Woven filtration fabrics are a unique material used for a wide range of industrial applications. These fabrics are made up of tightly-woven threads that can be used for various purposes, such as removing impurities from water and removing harmful toxins from the air.
This has led to a wide variety of uses for these fabrics across the globe, such as being used in the filtration of water in areas that don’t have access to clean drinking water, like developing countries.
The Different Types of Woven Filter Fabric
Several types of raw materials are used to make woven filter fabrics. It’s all about what you want the fabric to do. Each material has its benefits and drawbacks, and the type of material you choose depends on what you want to use the cloth for.
Cotton is a material most people are familiar with. It’s relatively inexpensive and easy to work with. It has excellent resistance to alkali but leaves something to be desired when it comes to resistance to acid. It’s good at filtering out some free radicals, but some fabrics do better.
The practical applications for woven cotton filter materials are limited, but they do benefit from not adding polluted substances to the filtration.
Nylon is a synthetic material first developed in the 1930s. Since then, it has become a staple of the textile industry, from fashion to home furnishings. Nylon has strong abrasion resistance and is more resistant to free radicals than cotton.
Nylon works best at filtering out fine dust and solid wet materials as a filtration medium.
Described as an industrial “work horse,” polyester is a synthetic fiber used in many applications. It has a high resistance to alkali-free radicals and better resistance to acid than cotton and nylon. However, it’s not as robust against alkali. Despite that, the material shines for its high tensile strength and durability.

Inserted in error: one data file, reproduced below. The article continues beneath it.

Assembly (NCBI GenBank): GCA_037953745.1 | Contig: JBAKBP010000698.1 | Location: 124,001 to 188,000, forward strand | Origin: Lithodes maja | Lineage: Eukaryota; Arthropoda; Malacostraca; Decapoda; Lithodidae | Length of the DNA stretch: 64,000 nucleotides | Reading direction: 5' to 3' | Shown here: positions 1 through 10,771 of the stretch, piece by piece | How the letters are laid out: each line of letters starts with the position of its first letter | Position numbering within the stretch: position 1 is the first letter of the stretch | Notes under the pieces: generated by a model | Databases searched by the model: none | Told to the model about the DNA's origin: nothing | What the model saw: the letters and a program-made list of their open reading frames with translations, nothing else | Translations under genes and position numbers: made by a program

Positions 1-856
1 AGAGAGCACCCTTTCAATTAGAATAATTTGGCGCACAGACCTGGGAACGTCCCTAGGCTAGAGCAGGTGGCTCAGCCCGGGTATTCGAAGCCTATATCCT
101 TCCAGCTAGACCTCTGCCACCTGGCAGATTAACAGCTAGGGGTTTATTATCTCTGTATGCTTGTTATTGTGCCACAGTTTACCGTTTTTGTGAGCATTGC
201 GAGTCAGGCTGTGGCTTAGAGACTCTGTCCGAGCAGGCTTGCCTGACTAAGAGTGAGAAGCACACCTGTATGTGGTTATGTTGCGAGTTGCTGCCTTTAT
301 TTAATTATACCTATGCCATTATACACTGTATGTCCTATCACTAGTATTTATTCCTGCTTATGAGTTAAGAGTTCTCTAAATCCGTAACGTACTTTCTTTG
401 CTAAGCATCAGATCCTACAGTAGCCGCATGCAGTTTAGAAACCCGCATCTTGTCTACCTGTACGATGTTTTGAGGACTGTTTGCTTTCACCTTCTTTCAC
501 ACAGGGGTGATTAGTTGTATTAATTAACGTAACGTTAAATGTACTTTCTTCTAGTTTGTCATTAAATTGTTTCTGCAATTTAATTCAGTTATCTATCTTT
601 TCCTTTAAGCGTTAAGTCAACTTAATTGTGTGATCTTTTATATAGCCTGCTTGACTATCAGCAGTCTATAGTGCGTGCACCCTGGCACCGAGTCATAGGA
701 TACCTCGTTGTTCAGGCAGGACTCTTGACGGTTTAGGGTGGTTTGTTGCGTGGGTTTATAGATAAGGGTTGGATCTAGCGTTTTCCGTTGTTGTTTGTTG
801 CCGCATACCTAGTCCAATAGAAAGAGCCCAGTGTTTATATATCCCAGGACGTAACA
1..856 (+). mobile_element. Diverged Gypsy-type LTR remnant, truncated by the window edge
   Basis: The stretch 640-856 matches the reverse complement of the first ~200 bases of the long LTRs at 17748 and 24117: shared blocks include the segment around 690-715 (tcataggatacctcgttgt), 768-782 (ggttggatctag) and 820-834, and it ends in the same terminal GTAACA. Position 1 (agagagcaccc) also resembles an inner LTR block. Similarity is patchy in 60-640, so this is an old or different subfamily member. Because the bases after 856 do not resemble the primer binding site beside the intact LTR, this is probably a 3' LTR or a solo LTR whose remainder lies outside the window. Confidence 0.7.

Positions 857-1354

Polyester makes an excellent woven filter fabric for pharmaceutical and culinary applications and in chemical plants that handle organic acids.
The lightweight multifilament nature of polypropylene makes it an excellent material for liquid filtration. This is due to its deficient moisture absorption. It is also resistant to both acidic and alkaline chemicals. The downside is that polypropylene has a relatively low constant working temperature.
Polypropylene is suited for producing dyes and metallurgy and wastewater treatment.
Developed by DuPont, Nomex® is a flame-retardant fabric commonly used for high-temperature applications. It’s widely considered the industry standard for high-temperature filtration. Industries that use Nomex® include the aerospace industry, emergency fire services, and hot gas filtration. It is also used in the manufacture of racing suits to protect professional drivers.
Fiberglass is another filter medium that is highly resistant to extreme temperatures. Its main advantage is that it can be molded into any shape and resist up to 550-degree F temperatures. However, it is not as flexible as other materials.
In terms of filtration, fiberglass makes an excellent medium for boiler applications. It is perfect in acidic environments.
Polytetrafluoroethylene (PTFE) is more commonly known as Teflon®. Across the board, it is the best-woven filter fabric for chemical applications. It scores higher than any other on resistance to acids, alkalines, and free radicals, even up to 550F degrees.
PTFE’s most significant application is in the chemical industry. Gas and liquid filtration are the most common industrial uses.